By Michael Hals, Writing Lab Consultant, College of Charleston
I am a creative writer, and I work in the Writing Lab. Often, I find that, while being a creative writer isn’t completely necessary for being a consultant, writing creatively has positively benefitted my work, making the process of helping others with their essays a little bit easier. It isn’t really the act of writing creatively that’s an asset, but rather the mindset I gain from consistently stimulating the right hemisphere of my brain.
The Writing Lab is different than most other labs in the Learning Commons (Center for Student Learning). We consultants don’t have the luxury that the math or science labs do, where there are consistent formulas and laws to fall back on. A grand majority of the time the craft of writing an essay feels like alchemy where a solution of words and ideas are mysteriously mixed together to produce a perfect, golden composition for the professor. While there are structural elements common to all essays—paragraphs, introductions/conclusions, and theses—the constructed rhetorical arguments are completely decided by the writer. Beyond that, the door is open to limitless possibilities.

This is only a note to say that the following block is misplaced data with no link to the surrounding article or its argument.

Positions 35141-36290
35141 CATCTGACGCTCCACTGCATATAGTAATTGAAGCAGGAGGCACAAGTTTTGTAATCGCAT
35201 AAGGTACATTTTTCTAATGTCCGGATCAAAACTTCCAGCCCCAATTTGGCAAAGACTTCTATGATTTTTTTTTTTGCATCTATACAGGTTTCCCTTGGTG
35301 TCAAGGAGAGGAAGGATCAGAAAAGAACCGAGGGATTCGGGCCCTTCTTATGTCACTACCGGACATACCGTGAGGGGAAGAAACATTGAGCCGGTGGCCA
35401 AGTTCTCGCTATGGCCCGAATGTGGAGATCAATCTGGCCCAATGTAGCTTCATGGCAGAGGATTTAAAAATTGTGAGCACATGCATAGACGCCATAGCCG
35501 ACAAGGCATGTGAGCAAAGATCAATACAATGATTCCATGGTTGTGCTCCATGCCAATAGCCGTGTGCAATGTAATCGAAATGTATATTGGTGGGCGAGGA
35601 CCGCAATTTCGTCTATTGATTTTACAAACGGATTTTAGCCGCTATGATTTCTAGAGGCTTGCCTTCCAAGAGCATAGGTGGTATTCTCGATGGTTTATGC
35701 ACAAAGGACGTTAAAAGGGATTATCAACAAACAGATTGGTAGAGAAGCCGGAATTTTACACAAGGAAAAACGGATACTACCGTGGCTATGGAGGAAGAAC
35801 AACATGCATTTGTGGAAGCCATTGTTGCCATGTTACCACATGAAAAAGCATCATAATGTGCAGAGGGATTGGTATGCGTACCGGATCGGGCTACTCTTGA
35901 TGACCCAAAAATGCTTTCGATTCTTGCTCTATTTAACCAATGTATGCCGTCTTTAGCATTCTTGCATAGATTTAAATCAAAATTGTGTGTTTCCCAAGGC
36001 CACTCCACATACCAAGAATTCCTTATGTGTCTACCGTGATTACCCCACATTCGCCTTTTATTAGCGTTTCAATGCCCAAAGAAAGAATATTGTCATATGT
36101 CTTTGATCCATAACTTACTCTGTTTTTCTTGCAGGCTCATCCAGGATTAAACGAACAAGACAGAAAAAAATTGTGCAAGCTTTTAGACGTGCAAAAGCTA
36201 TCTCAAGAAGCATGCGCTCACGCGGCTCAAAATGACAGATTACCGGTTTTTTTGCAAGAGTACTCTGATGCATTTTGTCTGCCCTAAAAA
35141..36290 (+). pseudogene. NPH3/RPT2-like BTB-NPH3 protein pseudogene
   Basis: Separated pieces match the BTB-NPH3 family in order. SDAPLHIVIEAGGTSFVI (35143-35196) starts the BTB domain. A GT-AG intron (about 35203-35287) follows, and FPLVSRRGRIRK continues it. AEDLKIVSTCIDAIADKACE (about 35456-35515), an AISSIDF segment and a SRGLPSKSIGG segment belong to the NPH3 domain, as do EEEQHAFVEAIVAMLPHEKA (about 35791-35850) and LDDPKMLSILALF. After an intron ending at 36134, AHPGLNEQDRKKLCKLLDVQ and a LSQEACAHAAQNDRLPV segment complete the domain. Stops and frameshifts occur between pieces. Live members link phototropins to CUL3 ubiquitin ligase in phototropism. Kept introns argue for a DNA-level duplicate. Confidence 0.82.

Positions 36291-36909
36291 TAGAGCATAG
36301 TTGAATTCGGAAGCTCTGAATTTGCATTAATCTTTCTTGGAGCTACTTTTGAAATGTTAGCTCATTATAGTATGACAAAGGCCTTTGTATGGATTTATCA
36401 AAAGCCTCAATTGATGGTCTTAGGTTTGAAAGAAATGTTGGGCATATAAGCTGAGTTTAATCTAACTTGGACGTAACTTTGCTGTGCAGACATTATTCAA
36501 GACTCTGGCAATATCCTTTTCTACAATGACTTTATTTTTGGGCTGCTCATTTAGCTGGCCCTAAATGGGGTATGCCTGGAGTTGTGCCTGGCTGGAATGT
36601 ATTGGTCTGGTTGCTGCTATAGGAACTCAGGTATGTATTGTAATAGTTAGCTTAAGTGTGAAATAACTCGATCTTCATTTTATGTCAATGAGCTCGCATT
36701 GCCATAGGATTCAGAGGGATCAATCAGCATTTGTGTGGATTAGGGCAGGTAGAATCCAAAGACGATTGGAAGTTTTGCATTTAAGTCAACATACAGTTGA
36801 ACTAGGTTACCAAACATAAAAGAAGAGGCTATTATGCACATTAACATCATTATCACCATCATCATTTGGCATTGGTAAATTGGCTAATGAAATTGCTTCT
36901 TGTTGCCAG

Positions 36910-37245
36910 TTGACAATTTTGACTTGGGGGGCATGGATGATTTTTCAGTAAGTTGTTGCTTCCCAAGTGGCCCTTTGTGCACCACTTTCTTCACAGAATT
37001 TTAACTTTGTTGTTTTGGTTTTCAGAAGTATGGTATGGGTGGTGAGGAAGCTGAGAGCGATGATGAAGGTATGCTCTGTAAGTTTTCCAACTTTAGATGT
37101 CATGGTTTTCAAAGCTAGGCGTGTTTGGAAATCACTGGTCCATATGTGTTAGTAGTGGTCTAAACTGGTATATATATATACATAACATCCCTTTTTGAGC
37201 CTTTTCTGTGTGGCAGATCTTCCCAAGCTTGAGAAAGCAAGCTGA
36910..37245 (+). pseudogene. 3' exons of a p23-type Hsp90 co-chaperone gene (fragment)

The same goes for creative writing. I decide what to say and how to say it. Creative writing strengthens consulting because they’re both founded on the same principle: conveying ideas. I recently had a client whose essay was making an argument about a photograph from her childhood. The picture showed the client’s grandmother cradling her as a baby, and her working thesis was trying to prove the client and her grandmother had had an amazing relationship. But her heartwarming evidence (how they talked to each other about everything or the layers of trust they’ve built with each other over the years) focused on her current relationship with her grandmother, having nothing to do with what could be observed in the photograph itself. I had to kindly convey this point to the client and then provide some quick examples of new evidence that would fit the altered direction of the revised essay, like citing the adoring shine in her grandmother’s eyes and her tentative care when holding her new grandchild. In that way, the client had a starting point to work with, instead of just cutting everything and starting from scratch.
As a consultant, I must listen to the problems assaying a writer and come up with suggestions to fix them almost immediately. It doesn’t really matter if my suggestions are the “right” ones; sometimes a consultant’s job is just to get the writer’s mental cogs turning long enough for them to discover their own solutions. Creativity is an individual’s capacity for creation, and being a creative writer makes it easier to think spontaneously, act in the moment, absorb my client’s dilemmas, and spit out ideas in a moment’s notice. It has been a great asset for me in the Writing Lab, and I can’t imagine consulting without it.